want to read My Fathers’ Daughter? visit here

Shame on Me: An Anatomy of Race and Belonging by Tessa McWatt

a nutshell: this stunningly incisive memoir of identity by Guyanese-born, Canadian-raised, UK-residing author Tessa McWatt is a journey through body and time in attempt to answer the question of what – or rather – who am I?

a line: “Why does race exist? To do the accounting for who will have more and who will have less.”

IMG_5498an image: in her chapter ‘Hair’, McWatt is sceptical of the notion that Meghan Markle and Michelle Obama (both of who have ‘relaxed’/straightened hair) should be seen as straightforward icons of progress and compares their public image with the FBI’s ‘Wanted’ poster for Angela Davis – McWatt presciently disputes the idea that Prince Harry’s marriage demonstrates a new, non-racist Britain (Shame on Me was published before the UK’s rabid press essentially forced Markle to leave the country); with all this in mind, it’s worth noting the exasperating search results when I started to type in this book’s title >>>

Screenshot 2020-04-26 at 12.18.14

a thought: having reread Wide Sargasso Sea just last week, I was intrigued by McWatt’s evolving relationship with Jane Eyre & Antoinette/Bertha Mason – the way in which Jean Rhys’ story influenced how she thought about plantation dynamics and how she felt about the time spent by her grandfather (whose surname, coincidentally, was Eyre) in an asylum after a nervous breakdown in what was then British Guiana; McWatt reveals that pyschoanalysis allowed her to access both Jane and Bertha in a less divisive manner

a fact: it continues to sicken me that, as mentioned towards the end of Shame on Me, following the Slavery Abolition Act of 1833 the UK Government paid out what was at the time 40% of its national budget to ‘compensate’ slave owners – huge sums of which the slaves never received a single pound and, on the contrary, many descendants of slaves paid for across nearly two centuries until this enormous debt was paid off in 2015

want to read Shame on Me? visit here

The Green Eyed Lama by Oyungerel Tsedevdamba and Jeffrey L Falt

a nutshell: beginning in 1938 and based on a true story, this novel follows a horrifying purge inflicted by Mongolia’s communist government under Soviet orders – intertwined with a complicated love story between a herdswoman and a lama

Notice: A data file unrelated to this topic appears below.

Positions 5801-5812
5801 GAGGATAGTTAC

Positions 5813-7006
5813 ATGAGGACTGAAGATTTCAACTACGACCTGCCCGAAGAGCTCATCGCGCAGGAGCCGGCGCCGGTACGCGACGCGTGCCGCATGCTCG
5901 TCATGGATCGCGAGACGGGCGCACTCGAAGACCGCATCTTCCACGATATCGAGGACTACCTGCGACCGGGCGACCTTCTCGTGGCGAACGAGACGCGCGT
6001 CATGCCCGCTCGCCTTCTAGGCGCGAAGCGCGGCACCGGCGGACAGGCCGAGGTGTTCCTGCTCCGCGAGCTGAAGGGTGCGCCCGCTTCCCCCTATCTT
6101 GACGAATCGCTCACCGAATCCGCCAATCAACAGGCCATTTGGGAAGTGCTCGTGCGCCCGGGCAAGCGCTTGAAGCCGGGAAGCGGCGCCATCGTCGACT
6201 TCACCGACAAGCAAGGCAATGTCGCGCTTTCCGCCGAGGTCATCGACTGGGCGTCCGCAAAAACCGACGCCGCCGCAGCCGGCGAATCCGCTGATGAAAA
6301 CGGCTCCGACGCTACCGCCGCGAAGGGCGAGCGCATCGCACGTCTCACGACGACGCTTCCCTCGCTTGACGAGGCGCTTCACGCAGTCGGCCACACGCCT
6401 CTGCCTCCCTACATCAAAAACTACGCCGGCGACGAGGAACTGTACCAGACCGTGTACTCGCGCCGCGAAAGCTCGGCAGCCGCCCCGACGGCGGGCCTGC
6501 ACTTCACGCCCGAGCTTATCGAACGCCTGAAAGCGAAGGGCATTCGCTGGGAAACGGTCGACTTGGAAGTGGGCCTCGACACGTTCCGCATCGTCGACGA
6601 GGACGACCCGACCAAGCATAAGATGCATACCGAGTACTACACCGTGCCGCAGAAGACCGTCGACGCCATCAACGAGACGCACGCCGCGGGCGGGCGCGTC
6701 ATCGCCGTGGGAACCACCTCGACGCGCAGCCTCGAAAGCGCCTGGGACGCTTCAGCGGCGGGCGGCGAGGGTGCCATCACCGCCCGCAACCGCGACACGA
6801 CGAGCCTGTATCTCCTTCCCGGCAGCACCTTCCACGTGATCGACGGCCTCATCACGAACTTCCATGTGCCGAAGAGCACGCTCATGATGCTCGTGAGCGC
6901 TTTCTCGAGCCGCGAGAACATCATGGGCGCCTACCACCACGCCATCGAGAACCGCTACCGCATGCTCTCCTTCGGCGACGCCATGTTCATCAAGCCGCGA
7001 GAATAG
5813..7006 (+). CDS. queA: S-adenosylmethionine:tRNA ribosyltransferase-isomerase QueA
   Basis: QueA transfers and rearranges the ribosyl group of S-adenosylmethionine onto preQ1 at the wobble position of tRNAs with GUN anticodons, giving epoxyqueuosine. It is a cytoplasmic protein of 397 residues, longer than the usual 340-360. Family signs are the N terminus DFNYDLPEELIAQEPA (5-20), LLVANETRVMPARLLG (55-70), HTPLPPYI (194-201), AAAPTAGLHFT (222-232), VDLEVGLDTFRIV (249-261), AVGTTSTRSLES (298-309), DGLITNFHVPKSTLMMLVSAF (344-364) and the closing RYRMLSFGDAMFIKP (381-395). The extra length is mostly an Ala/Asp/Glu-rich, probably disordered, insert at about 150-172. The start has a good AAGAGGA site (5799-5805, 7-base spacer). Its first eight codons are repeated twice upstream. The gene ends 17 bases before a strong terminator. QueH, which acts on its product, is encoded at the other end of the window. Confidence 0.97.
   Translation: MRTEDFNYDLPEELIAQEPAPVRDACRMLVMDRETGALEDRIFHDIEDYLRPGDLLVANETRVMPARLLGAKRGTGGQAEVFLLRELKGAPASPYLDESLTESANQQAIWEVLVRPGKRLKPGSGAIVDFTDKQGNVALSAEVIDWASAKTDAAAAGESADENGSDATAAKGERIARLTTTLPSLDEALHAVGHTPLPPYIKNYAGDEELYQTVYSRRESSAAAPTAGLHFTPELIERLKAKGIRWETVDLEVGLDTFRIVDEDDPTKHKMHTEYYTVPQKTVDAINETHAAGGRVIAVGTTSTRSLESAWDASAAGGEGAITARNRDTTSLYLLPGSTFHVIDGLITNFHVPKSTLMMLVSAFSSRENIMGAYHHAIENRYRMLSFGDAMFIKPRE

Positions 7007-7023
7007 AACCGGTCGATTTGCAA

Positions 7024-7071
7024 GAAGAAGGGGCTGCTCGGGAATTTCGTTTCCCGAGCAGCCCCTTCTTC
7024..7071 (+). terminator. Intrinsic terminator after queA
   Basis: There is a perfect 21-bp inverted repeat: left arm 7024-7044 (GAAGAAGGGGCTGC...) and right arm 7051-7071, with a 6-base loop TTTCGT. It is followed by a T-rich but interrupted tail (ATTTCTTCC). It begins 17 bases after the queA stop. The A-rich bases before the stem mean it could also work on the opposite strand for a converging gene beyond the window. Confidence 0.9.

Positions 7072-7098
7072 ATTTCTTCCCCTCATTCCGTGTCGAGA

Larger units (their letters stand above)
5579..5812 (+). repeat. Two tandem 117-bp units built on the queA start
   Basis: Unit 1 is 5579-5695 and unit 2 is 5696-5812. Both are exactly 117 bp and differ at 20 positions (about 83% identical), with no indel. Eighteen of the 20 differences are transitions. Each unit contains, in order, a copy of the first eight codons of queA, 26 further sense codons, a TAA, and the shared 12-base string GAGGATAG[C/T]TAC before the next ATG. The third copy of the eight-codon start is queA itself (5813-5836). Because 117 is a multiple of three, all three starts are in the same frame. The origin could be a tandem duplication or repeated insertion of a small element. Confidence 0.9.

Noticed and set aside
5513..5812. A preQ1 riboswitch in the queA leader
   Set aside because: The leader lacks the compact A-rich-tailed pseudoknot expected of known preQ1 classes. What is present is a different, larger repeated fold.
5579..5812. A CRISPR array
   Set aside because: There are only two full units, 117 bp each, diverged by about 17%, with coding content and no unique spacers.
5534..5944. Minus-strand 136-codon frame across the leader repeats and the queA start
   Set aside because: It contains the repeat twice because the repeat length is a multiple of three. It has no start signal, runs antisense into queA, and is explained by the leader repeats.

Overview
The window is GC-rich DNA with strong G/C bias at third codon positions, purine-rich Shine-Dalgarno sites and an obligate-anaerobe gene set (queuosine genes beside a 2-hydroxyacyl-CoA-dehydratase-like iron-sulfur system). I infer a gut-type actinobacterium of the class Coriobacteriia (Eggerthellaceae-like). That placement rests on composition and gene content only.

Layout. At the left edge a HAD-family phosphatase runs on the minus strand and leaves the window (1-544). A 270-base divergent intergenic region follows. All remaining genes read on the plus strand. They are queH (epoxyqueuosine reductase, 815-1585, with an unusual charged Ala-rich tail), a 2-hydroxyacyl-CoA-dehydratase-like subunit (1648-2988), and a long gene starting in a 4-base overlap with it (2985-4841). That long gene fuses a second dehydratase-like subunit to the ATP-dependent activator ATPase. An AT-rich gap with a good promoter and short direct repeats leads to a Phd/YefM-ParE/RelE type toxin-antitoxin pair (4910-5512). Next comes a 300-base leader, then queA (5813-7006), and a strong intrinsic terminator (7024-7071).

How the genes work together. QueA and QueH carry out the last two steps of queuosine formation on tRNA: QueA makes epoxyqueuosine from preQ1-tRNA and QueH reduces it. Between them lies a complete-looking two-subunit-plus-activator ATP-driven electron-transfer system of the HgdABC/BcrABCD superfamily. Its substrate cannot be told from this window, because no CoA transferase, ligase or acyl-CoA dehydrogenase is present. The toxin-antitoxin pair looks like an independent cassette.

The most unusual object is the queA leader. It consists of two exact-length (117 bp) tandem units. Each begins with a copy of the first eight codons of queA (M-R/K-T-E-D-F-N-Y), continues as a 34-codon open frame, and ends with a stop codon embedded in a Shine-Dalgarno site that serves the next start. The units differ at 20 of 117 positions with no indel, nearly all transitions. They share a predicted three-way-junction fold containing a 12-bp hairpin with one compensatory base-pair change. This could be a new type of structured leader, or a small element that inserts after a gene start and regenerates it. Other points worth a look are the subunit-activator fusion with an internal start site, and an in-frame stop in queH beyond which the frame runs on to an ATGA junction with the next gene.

a line: “Believe me, ideas are far more powerful than guns and trucks”

an image: I was particularly moved by Davaa’s dream-state sequence as he goes to face his death – the green valley, tall meadow flowers, rainbows, his grandson, his daughter, and finally his beloved wife outside a white ger making milk-vodka

a thought: a lingering observation for me was an elderly herdswoman’s remark about the arbitrariness of borders while they were being forced to relocate after the military’s successful attack against the Japanese – the invisible lines demarcating one country from the next had been of no importance to her & her granddaughter until now

a fact: this was the first Mongolian novel to be published in the West, and the author writes that she had dreamt for years of writing the stories of her ancestors – the book ends with many pages listing those who were killed and the characters are in fact referred to by their real names

want to read The Green Eyed Lama? visit here

Wide Sargasso Sea by Jean Rhys

a nutshell: bringing to light the life of the ‘madwoman in the attic’ from Charlotte Brontë’s Jane Eyre, this novella is set between Jamaica and Dominica in the 1830s

a line: “You are trying to make me into someone else, calling me by another name. I know, that’s obeah too.”

an image: I found Antoinette’s story of waking as a child to see two huge rats then falling back asleep in the moonlight of a full moon fantastically eerie; her da (nurse) was furious the next morning and as a reader it felt strangely moving when, years later, Antoinette asks her husband if he too believes she has slept too long in the moonlight

a thought: I enjoyed reading Francis Wyndham’s introduction to the first edition of  this 1966 novella and am curious about how Wyndham’s evident enthusiasm for Rhys’ work sensationally ‘resurrected’ the writer, who was presumed dead when she vanished for 20 years after Good Morning, Midnight (1939) was unsuccessful